I came upon this article really looking for guidance as to where my skill sets and education as a massage therapist could take me towards new careers that don’t involve manual labor. Unfortunately all this article provided was options for how I could change my scenery and workplace while still doing the therapy that pains me on a daily basis. Has anyone else found success in retraining in modalities around the realm of Massage Therapy that are left taxing on the hands? If so has that been financially fruitful? Alternatively has anyone used their educational background to start a different career

      Your advice would be much appreciated. thank you

      • Neal Lyons says:

        Delia – read our article on the various options you can consider as a LMT – the article discusses teaching, opening your own massage school, insurance/supplies related professions, writing/publishing as well as continuous education providers. each of those topics further has a article dedicated to it. let us know if you have any questions after having read this material.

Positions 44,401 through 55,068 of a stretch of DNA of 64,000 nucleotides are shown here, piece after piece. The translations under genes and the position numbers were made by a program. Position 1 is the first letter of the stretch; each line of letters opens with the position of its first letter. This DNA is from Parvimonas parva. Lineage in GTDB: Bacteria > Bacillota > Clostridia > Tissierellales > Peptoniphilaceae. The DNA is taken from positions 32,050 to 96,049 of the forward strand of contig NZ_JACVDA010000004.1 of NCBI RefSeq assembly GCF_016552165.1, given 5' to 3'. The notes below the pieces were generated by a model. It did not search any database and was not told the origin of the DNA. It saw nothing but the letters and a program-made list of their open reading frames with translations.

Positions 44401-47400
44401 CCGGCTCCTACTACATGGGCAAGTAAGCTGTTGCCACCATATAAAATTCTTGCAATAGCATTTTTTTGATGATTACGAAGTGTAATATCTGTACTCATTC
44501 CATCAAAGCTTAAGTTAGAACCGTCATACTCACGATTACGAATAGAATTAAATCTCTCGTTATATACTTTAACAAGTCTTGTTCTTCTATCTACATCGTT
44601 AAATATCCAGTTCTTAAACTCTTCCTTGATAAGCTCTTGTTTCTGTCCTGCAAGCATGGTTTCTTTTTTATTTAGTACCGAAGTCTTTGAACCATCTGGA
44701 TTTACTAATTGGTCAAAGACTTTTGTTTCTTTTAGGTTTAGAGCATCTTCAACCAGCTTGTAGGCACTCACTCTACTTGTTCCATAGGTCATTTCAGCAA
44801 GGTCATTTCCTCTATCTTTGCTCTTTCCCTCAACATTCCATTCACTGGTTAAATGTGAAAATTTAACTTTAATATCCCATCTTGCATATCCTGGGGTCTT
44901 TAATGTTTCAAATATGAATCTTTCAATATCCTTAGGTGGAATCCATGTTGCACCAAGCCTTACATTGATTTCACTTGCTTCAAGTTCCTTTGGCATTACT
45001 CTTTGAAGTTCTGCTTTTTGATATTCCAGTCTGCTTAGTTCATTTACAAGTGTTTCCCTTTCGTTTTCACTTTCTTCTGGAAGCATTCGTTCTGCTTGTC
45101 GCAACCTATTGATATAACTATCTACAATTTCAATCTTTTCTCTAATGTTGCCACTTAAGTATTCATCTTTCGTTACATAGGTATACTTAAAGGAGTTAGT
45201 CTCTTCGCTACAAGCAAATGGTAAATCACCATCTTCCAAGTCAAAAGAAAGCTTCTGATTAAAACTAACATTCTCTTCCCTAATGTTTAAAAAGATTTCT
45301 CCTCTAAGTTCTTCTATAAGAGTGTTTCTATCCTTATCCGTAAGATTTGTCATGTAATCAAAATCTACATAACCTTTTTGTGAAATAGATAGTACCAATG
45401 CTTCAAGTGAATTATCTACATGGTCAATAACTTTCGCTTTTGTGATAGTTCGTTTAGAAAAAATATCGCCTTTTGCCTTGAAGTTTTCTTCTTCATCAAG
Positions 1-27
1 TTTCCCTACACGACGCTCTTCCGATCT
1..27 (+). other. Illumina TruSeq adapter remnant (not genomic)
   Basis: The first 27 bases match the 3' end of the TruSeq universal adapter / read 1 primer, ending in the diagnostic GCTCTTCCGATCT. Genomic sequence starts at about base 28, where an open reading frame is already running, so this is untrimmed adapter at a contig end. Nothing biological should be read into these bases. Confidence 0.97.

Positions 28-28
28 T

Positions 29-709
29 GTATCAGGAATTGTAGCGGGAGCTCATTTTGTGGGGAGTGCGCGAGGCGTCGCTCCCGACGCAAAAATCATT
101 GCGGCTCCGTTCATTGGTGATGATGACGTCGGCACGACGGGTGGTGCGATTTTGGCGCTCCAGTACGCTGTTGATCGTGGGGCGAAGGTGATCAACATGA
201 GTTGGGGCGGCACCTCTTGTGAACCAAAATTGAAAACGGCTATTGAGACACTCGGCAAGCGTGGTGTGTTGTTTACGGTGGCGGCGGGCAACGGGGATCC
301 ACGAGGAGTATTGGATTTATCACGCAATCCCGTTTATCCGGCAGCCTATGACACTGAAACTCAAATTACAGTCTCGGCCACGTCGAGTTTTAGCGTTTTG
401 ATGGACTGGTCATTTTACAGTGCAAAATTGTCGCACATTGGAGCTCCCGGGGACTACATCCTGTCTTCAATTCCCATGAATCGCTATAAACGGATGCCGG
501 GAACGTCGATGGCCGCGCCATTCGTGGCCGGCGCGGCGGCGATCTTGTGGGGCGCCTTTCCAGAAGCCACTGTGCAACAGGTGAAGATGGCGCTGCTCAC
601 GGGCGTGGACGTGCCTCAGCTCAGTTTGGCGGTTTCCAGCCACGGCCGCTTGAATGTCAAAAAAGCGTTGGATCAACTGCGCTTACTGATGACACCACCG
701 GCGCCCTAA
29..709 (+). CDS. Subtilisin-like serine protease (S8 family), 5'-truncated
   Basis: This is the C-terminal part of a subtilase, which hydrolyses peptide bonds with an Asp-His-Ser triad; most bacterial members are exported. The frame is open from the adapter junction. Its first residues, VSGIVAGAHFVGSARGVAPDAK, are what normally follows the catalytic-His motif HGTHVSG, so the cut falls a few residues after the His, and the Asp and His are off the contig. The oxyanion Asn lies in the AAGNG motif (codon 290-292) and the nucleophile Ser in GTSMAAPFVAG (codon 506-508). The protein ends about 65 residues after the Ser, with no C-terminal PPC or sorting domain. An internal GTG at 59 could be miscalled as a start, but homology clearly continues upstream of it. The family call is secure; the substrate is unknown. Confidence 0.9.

• What sort of online work do you do? I have been doing massage for 22 years and I am definitley feeling burned out and juat starting to dread working. I own my own business and have been very grateful to have loved my job…till lately. I am just over it for some reason. I am also clueless as to my next step…I just don’t know.

      • Neal Lyons says:

        Krishna, we have several articles that walk you through next steps, how to teach massage or own your own massage business, including a massage school. Have you read those?